When oil prices fell precipitously in the second half of 2014, many predicted that the resulting financial pressures on U.S. E&P companies would force them to rapidly scale back production. To date, the industry has defied these predictions – greater efficiency, high-grading of drilling plans, cost savings, robust capital raising and strong hedging positions have allowed domestic producers to maintain production at or near historically high levels even with rig counts falling significantly. However, the impact of some of the factors that have helped sustain production in the face of lower prices may now be eroding. In particular, the pace of capital raising has slowed significantly in recent months, with some planned offerings being pulled due to adverse market conditions. In addition, the benefits of deeply in-the-money hedge positions entered into before the 2014 price decline and the dramatic improvements in cost structures seen earlier this year cannot be continued indefinitely. Finally, with reports of concerned bank regulators questioning the quality of some loans made to energy producers and renewed pressure on commodities prices, it may turn out that predictions of a period of significant retrenchment in the industry will, belatedly, prove to be correct.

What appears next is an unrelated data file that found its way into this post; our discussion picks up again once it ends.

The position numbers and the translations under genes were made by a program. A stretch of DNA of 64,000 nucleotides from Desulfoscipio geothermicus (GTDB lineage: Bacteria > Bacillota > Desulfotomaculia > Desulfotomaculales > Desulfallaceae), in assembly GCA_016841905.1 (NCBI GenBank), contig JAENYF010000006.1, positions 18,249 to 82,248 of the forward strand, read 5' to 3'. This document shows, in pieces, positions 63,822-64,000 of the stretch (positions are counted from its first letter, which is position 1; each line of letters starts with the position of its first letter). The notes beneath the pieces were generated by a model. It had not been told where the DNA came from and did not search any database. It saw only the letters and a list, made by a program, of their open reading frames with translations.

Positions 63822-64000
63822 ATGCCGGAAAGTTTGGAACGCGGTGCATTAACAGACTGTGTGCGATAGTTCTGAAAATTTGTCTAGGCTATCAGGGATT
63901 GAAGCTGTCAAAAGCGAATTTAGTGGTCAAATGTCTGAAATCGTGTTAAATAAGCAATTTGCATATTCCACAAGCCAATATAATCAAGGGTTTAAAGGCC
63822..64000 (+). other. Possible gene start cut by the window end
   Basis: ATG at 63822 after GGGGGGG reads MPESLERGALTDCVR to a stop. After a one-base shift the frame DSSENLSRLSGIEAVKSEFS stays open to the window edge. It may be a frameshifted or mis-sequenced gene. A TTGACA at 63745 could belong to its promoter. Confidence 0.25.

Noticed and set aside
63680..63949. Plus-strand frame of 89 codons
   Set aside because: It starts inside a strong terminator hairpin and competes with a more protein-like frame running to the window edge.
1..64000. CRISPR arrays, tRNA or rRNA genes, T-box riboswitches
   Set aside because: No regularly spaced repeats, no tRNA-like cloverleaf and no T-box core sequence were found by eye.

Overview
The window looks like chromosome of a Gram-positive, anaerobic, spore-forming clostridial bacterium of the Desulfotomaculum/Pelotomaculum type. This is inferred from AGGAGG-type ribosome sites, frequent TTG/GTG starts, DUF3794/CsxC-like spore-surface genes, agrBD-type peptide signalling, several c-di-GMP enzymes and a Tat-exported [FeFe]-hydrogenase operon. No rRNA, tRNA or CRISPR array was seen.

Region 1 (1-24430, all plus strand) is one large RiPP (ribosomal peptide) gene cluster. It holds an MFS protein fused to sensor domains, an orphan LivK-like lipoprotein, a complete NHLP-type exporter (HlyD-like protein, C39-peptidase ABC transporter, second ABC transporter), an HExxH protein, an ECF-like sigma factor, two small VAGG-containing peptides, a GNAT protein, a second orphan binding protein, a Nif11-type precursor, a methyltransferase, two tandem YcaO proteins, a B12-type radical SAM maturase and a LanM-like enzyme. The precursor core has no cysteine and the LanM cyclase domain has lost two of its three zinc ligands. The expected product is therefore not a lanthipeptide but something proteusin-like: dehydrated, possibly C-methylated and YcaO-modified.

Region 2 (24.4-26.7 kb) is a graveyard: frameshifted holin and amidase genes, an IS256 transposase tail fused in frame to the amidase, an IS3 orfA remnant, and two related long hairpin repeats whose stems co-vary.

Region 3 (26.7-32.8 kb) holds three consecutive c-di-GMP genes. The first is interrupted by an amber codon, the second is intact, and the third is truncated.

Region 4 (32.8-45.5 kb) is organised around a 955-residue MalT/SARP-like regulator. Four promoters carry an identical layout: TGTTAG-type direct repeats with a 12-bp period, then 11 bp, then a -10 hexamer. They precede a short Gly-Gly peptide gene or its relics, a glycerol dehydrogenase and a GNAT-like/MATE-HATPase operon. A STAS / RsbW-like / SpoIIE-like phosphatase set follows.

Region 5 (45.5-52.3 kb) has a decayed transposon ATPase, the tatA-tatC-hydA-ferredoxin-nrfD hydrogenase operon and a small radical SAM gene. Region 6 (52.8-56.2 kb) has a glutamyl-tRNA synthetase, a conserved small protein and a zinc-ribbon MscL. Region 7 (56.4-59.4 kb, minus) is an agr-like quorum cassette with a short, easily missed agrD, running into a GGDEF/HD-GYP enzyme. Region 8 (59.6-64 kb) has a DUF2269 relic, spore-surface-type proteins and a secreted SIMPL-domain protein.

In this environment, many companies will continue to be focused on shoring up their balance sheets and/or liquidity positions and, when circumstances permit, acquiring new assets at what may prove to be bargain prices. This alert provides some thoughts on these topics from a legal perspective.